One Billion Stars Mapped in a Mission to Draw Space
Scientists have in the past claimed that the earth and stars surrounding us are only a small fraction of our galaxy. The European Space Agency is providing more information on this by mapping the Milky Way Galaxy. The agency has just published the first data from its Gaia Mission – a project to draw the largest and most precise 3D map of our galaxy. One billion stars were mapped during this phase of this project.
Gaia spacecraft is responsible for mapping our galaxy. The 10-meter wide spaceship is basically a tube that sits on a big flat circle. It orbits around the sun and uses its two telescopes to assemble data and send it back to the earth to be compiled by scientists. Doing so is a very delicate challenge, with the agency comparing Gaia’s measuring abilities to measuring the diameter of a human hair when you are 600 miles away.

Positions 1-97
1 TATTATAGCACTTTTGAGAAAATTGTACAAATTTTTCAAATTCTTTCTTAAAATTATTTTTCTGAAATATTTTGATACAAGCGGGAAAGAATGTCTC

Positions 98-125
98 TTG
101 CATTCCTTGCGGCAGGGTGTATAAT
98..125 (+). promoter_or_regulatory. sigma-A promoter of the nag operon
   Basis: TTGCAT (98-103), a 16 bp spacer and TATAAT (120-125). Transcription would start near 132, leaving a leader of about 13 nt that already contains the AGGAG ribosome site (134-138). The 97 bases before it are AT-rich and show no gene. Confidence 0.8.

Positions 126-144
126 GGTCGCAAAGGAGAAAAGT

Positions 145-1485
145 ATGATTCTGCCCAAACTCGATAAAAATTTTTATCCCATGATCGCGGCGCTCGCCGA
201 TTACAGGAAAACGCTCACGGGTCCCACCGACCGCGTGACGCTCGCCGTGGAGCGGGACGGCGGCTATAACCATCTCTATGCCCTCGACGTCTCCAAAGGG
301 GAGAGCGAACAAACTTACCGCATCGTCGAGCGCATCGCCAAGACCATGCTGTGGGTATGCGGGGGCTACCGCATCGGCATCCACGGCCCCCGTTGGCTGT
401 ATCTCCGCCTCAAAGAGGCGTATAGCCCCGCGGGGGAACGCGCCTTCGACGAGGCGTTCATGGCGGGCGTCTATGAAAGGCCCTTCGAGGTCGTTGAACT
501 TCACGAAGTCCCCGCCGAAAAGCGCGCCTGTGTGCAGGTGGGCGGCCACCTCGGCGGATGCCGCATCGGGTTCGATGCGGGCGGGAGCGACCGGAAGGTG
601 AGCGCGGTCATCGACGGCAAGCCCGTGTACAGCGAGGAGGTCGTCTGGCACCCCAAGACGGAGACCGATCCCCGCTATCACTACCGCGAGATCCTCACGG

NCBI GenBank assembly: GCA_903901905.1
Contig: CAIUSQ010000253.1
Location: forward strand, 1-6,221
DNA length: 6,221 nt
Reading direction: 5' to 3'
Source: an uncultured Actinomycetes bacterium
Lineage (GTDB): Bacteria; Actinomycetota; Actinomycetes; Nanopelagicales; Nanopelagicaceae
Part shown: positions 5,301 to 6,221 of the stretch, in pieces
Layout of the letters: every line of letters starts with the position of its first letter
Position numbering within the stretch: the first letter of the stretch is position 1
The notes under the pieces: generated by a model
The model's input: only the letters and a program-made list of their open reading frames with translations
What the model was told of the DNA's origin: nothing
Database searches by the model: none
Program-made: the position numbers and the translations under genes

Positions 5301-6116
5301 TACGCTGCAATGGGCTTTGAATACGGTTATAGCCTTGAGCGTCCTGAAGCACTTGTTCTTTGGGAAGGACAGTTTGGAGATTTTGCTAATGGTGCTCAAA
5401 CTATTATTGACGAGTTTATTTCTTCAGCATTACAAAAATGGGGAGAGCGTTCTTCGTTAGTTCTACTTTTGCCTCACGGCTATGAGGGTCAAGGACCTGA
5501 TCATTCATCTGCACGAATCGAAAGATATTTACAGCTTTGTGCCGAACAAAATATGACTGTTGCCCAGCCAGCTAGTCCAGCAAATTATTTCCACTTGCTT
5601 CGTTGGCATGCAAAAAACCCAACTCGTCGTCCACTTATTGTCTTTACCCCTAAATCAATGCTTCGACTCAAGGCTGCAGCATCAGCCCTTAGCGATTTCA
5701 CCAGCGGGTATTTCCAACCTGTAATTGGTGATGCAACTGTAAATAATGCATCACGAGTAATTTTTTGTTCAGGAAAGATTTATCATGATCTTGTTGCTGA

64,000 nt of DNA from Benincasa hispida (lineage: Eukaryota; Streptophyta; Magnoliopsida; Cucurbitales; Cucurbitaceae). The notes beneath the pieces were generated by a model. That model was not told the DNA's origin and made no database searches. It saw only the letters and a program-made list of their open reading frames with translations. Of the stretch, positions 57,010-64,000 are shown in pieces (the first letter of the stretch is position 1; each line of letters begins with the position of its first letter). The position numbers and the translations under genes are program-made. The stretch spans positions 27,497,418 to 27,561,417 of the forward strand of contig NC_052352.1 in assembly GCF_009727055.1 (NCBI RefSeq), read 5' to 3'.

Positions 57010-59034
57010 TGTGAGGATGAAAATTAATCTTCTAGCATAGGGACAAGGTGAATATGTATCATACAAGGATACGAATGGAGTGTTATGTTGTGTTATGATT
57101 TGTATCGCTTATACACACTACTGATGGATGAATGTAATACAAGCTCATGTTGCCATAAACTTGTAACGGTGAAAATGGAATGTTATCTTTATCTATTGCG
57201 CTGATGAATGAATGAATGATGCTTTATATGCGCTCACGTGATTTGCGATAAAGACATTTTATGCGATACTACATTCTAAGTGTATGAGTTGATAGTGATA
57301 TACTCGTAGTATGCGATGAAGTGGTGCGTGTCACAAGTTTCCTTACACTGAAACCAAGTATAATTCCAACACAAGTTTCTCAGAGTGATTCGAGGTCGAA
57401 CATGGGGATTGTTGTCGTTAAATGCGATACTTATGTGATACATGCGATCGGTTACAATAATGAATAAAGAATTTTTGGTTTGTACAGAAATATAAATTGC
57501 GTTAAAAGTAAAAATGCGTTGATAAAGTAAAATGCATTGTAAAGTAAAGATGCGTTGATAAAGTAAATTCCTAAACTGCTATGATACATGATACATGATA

Gaia has been in the sky since 2014. It’s just released data features precise positions and brightness of 1.142 billion stars, plus motion and distance of more than 2 million stars. ESA scientists have used this data to create a stunning fly-through of a packed star cluster. Gaia mission in space will continue as it seeks to ultimately build the most comprehensive, detailed, and accurate star catalog.
Antony Brown, a lead scientist on the project, noted that the highly precise data that Gaia sent is a revolution in astrophysics. This information is already being used to identify 400 million new stars.
The full map of the one billion stars is expected to be released towards the end of next year. Scientists hope that the map can be useful in our endeavors to learn more about the origin and evolution of the galaxy.
While this may be the most ambitious galaxy-mapping endeavor yet, the vast amount of stars observed in this mission only reflects about 1% of all stars in the Milky Way galaxy.
Featured Image Credit:ESA / Gaia / DPAC